“The Rim fire that scorched a huge swath of Sierra Nevada forests also severely altered the habitat that is home to several of California’s rarest animals: the great gray owl, the Sierra Nevada red fox and the Pacific fisher.
From The Sacramento Bee, in a commentary by Spreck Rosekrans:
“After 100 years, it’s time to set Yosemite free. …
“In 1913 – for the only time in American history – by passing The Raker Act, Congress allowed one of our national parks to be invaded and developed by a single municipality. The act permitted San Francisco to build a dam in Yosemite, flooding the once iconic Hetch Hetchy Valley under 300 feet of water.”
“If you burn it, they will come. That movie-based logic is how federal dollars get allocated for forests, say foresters, scientists, environmentalists and others familiar with how fire risk gets handled in the Sierra.
“The Rim Fire that started Aug. 17 and burned more than 400 square miles has already run up a $127 million price tag for firefighting.
“The Rim Fire, which torched 400 square miles of the Sierra, will require a monumental restoration effort. But the local congressman is responding by pushing a radical rewrite of environmental laws that would give timber firms a free hand to salvage usable trees left behind by the blaze.”
“Fire ecologists say it will take decades for forests to recover from the Rim Fire in Yosemite National Park, given the extent of the high-severity burn. Now they’re adding another concern to that list: California’s dry weather.”
“Calls for massive salvage logging, restoration and reforestation projects in the 257,000 acres of public wilderness scarred by the Rim fire have ignited controversy over how to proceed with the largest recovery effort undertaken in the Sierra Nevada. …
“But time is running out. The fire left behind about 1 billion board feet of salvageable timber, much of which could be rendered worthless by fungus and wood-boring beetles within a matter of months. At least 200 miles of roads are endangered by collapsing trees and fallen power poles.
“On Wednesday, Yosemite National Park was nearly empty, an emblem of the bitter, partisan battle in Washington that has shut down parts of the federal government for the first time in 17 years, including all 401 National Park Service sites.
“For years, Yosemite was an emblem of something different — the very notion of preserving American wilderness ‘for all people, for all time,’ said Mike Tollefson, its former superintendent.
“But this year is unlike any in Yosemite since Abraham Lincoln signed the park’s land grant in 1864.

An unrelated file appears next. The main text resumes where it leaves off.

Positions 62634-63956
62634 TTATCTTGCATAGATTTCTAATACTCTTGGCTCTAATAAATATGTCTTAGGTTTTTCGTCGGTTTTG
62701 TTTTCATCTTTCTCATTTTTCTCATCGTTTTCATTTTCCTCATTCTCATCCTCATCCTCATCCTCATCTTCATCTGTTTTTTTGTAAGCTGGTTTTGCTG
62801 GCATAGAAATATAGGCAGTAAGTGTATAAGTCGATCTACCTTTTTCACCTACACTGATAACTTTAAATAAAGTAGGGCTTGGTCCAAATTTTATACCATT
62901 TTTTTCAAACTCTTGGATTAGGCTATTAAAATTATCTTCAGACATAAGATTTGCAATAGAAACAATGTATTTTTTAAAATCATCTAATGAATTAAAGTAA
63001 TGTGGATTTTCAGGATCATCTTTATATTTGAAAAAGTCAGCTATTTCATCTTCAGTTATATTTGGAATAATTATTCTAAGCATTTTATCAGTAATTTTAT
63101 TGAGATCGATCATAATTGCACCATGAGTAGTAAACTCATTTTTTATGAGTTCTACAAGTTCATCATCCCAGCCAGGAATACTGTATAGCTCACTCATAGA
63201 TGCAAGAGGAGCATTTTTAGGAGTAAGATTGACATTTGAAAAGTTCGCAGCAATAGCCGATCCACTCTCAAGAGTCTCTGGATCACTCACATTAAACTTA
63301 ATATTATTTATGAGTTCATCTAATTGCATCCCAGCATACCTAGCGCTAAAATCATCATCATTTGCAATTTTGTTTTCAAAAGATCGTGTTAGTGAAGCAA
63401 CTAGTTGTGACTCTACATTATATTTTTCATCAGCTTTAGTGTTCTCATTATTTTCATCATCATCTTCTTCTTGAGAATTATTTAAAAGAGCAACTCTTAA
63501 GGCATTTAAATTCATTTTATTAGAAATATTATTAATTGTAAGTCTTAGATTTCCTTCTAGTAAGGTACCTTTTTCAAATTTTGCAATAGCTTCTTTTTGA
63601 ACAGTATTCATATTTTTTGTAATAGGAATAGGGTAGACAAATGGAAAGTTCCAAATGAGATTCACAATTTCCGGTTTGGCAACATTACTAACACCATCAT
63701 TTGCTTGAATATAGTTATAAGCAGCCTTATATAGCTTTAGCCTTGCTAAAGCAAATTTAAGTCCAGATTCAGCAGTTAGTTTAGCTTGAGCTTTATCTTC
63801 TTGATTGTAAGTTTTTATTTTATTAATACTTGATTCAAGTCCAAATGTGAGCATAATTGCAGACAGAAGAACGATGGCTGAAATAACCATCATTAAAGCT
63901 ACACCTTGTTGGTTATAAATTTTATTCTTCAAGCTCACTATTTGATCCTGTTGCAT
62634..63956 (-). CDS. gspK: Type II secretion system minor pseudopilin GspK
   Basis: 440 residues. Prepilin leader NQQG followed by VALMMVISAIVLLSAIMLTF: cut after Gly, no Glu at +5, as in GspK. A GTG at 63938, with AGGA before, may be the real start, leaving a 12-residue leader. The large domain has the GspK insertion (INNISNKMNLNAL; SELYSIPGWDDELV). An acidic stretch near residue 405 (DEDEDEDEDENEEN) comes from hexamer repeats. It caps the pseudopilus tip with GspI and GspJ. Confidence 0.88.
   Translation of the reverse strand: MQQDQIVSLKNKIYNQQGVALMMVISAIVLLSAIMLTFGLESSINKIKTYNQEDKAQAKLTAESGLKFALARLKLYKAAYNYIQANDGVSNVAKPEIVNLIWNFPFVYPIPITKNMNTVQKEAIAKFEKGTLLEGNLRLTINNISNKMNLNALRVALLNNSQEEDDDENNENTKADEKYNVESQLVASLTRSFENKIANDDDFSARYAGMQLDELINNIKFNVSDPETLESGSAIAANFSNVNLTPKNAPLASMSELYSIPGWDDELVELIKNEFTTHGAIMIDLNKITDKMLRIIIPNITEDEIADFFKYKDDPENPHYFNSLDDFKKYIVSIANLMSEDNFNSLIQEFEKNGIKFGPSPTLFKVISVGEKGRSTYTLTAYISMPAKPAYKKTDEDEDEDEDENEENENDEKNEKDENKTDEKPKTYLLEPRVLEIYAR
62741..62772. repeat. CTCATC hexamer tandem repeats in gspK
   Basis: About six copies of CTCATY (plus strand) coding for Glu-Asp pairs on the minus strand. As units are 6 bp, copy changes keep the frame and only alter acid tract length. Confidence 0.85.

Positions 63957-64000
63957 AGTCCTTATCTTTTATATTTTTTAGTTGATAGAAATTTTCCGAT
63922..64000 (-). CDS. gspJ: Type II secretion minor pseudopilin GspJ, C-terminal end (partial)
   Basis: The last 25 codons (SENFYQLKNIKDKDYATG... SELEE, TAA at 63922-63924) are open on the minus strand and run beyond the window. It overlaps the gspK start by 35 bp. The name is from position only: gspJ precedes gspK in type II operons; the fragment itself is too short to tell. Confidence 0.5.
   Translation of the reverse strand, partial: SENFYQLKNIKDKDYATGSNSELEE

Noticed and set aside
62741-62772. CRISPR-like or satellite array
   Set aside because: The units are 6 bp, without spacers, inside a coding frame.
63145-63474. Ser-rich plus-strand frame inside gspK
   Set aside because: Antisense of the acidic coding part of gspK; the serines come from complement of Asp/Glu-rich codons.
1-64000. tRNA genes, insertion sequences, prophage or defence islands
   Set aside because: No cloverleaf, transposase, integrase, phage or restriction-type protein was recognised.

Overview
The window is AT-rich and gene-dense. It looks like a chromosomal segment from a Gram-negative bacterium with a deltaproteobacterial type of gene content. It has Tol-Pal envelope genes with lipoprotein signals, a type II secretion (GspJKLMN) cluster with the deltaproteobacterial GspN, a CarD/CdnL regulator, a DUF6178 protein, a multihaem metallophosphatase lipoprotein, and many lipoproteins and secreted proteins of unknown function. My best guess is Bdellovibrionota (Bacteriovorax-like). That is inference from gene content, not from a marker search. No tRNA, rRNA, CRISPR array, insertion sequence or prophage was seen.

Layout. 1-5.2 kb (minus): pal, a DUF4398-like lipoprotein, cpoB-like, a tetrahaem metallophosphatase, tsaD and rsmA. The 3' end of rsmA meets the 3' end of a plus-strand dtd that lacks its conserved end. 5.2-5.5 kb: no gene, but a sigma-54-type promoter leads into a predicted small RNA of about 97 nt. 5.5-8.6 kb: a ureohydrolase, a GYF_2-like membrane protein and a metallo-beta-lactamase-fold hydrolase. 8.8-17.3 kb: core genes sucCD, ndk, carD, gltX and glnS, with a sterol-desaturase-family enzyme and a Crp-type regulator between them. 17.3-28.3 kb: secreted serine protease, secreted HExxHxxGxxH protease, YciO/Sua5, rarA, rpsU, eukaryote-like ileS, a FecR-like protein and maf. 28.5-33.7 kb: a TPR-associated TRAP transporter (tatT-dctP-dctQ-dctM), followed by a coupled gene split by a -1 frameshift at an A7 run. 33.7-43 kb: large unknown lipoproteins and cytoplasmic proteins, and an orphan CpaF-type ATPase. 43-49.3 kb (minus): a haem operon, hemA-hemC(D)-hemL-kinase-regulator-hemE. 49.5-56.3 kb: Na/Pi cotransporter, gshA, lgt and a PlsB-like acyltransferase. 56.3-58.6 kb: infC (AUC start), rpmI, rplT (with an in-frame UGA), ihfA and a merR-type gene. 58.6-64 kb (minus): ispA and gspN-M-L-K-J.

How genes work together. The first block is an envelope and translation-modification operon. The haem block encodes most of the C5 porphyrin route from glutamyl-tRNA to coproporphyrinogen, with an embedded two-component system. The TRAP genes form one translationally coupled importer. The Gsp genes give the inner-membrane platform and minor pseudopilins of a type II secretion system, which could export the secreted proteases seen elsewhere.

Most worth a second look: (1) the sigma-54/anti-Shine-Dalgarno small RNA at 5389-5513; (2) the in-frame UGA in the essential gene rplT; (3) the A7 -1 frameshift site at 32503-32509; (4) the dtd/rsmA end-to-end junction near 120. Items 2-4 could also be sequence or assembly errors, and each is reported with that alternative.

“Just four weeks after the most intense day of California’s Rim Fire — when wind and extremely arid conditions created a conflagration that turned 30,000 acres of dense conifers and oaks into a moonscape — life is returning as the forest begins to repair itself.
From The Sacramento Bee in a commentary by David Mas Masumoto:
“As the smoke clears, the Rim fire has exposed a fundamental question for me: What’s my connection with Yosemite? …
“The Valley watershed begins in the Sierra – the water from the dramatic waterfalls and rivers winds down into our lands. Typically, we simply wait for the liquid gold to come spilling down for our thirsty fields and cities.”
“Perched atop a charred ridge, scientist Brad Rust stares at a tiny bead of water — which sits, motionless, glistening like a perfect pearl in a sea of ash.
“The soil does not absorb the droplet, it repels it — a finding that tells Rust and his colleagues that fierce winter rains could rush down these hillsides burned barren in the 260,000-acre Rim Fire, flushing dirt, rocks and ash from one of California’s most pristine watersheds.”
“The Rim fire near Yosemite was started by a hunter who lost control of his campfire, investigators from the U.S. Forest Service and the Tuolumne County district attorney’s office said Thursday.
“The blaze, which erupted in the Stanislaus National Forest north of the Tuolumne River on Aug. 17, has burned 370 square miles of national forest and parkland and destroyed 111 buildings, including 11 homes and three businesses.
“The Rim Fire near Yosemite National Park, one of the state’s worst on record, is dying down. What comes next could be just as monumental: safeguarding San Francisco’s 90-year old power and water system from the after-effects and finding the money for repairs. …
“Come winter, there will be another test of the fire’s effect. …
“A U.S. Forest Service official said Wednesday that the massive Rim fire burning into Yosemite National Park was probably not caused by an illegal marijuana farm, despite earlier comments made by a local fire chief. …
“Full containment of the 370-square-mile Rim fire isn’t expected for two weeks and investigators aren’t sure what started it.”
“One of two San Francisco-owned hydroelectric power plants damaged in a huge wildfire that continues to scorch Sierra timberland was back on line Tuesday, with the other plant expected to be running in a few weeks. …
“The fire burned to the shoreline of Hetch Hetchy Reservoir, the source of drinking water for 2.6 million people in the Bay Area.”